The former Olympic official who ran the sport of weightlifting for more than 40 years was banned for life on Thursday for covering up doping cases.
Tamás Aján of Hungary was found guilty of charges relating to tampering, fraudulent conduct and complicity in covering-up years of doping cases, the Court of Arbitration for Sport said.
The case came after allegations broadcast by German network ARD in January 2020 were verified by anti-doping investigator Richard McLaren.
McLaren was appointed by the International Weightlifting Federation when Aján was forced out of office after 20 years as president. He was general secretary for the previous 24 years.
Fallout from the case and the IWF’s response to it has put weightlifting’s Olympic status at risk. The International Olympic Committee has left weightlifting off the initial list of sports for the 2028 Los Angeles Olympics, but it can still be added.
As a trusted sports leader, Aján was made an IOC member for 10 years until 2010 and helped to choose Olympics host cities. He also represented Olympic sports at the World Anti-Doping Agency.
The CAS statement said the case against Aján involved “complicity in anti-doping rule violations involving multiple weightlifting athletes over a period of many years since 2012.”
During that period, Aján sat on the WADA foundation board and was an honorary member of the IOC. He resigned from the IOC within weeks of the allegations being aired.
A life ban for complicity was also imposed on Romanian weightlifting official Nicu Vlad, a former vice president of the IWF Anti-Doping Commission.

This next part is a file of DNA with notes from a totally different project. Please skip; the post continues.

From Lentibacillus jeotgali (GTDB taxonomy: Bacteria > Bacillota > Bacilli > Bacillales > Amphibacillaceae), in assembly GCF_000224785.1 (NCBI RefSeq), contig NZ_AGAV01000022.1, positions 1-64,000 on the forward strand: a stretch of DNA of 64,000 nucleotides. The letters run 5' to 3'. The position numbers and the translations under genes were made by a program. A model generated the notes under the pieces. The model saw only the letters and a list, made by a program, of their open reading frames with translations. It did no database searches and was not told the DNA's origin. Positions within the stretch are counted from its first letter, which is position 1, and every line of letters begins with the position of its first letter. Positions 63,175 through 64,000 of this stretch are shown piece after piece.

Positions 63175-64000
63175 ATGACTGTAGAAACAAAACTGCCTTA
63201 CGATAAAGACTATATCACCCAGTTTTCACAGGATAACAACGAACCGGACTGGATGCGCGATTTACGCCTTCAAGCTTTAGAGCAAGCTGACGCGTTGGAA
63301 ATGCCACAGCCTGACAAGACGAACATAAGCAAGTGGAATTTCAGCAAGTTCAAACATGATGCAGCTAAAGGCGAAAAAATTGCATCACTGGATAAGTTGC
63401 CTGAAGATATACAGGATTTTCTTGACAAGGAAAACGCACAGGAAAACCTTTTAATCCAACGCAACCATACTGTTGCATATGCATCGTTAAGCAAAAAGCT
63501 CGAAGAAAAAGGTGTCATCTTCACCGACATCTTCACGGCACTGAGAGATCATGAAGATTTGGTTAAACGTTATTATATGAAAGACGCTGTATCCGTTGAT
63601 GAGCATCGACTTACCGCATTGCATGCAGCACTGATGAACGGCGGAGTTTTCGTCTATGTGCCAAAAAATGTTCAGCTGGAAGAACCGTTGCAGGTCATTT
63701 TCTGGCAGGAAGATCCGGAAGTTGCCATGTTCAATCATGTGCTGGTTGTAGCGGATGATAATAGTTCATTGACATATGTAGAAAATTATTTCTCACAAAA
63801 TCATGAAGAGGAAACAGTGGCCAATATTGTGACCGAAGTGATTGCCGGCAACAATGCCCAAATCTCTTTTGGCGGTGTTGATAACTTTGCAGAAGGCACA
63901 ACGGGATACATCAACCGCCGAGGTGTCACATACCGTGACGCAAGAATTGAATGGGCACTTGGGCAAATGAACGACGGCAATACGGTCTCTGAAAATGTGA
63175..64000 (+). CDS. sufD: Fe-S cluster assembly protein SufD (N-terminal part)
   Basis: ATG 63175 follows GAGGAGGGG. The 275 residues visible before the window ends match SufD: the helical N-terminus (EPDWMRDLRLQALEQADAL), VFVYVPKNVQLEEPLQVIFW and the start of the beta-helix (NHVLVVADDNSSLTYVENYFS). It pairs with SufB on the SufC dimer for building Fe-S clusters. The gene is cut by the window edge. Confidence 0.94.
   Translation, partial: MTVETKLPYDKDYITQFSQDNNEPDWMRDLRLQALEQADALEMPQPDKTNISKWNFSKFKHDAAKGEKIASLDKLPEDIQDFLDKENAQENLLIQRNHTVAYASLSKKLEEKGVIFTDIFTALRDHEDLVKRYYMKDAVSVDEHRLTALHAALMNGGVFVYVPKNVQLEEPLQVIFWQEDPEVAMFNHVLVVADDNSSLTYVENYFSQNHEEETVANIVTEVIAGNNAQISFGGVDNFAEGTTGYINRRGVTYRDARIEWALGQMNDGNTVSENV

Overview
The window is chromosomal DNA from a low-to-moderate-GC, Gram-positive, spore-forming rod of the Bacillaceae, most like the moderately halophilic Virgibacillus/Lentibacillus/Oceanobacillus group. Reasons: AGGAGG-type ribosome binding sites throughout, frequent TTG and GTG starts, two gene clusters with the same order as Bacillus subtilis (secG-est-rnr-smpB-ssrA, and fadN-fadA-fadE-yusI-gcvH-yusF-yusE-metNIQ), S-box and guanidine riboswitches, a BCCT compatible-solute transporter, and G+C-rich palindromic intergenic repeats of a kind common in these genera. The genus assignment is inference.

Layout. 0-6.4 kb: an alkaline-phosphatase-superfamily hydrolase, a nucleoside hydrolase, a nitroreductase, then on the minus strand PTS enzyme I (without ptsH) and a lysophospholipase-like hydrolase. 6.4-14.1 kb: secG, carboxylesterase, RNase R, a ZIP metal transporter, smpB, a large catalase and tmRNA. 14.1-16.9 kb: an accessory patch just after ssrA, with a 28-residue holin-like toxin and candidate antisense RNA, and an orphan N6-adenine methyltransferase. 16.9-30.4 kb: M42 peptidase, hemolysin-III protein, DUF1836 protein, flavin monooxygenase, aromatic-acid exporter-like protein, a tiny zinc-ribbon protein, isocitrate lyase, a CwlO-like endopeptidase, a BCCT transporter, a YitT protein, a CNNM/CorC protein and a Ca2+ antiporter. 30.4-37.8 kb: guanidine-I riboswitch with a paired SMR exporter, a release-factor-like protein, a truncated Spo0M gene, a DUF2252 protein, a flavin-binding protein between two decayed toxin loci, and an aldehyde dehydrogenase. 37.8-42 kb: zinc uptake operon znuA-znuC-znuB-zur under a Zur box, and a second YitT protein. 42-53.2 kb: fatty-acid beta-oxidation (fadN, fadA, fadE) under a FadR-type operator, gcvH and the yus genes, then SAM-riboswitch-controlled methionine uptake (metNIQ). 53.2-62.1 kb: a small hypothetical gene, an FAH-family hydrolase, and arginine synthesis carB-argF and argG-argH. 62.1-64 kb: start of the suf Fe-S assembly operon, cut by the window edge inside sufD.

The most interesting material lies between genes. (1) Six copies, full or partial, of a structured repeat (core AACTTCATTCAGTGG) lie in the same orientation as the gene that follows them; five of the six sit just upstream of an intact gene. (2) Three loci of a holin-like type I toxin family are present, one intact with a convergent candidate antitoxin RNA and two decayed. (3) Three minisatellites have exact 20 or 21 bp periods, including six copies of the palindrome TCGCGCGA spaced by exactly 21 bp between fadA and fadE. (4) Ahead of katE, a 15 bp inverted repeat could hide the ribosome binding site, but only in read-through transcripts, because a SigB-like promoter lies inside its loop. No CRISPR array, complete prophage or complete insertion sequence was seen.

CAS did not specify the allegations Thursday, but said it would publish the detailed verdict “in due course.”
In his June 2020 report, McLaren said his team found “systematic governance failures and corruption at the highest level of the IWF.”
McLaren said at least 40 positive doping tests were “hidden” in IWF records, that athletes whose cases were covered up went on to win medals at major championships, and that Aján received fines in cash from member federations. Millions of dollars was unaccounted for by the IWF, the investigation concluded.
Weightlifting’s historic doping issues were also confirmed in an IOC program of reanalysis of samples from the 2008 Beijing Games and 2012 London Games using a new test to detect steroids. Weightlifting had more than 20 doping cases from each Olympics.
The life bans were announced 10 days before the IWF holds elections, including for a president to replace Aján more than two years after he was ousted.
Aján’s son-in-law, Attila Adamfi, was one of 16 candidates for general secretary on a list published by the IWF last month. Adamfi was the IWF’s director general at the end of Aján’s presidency.
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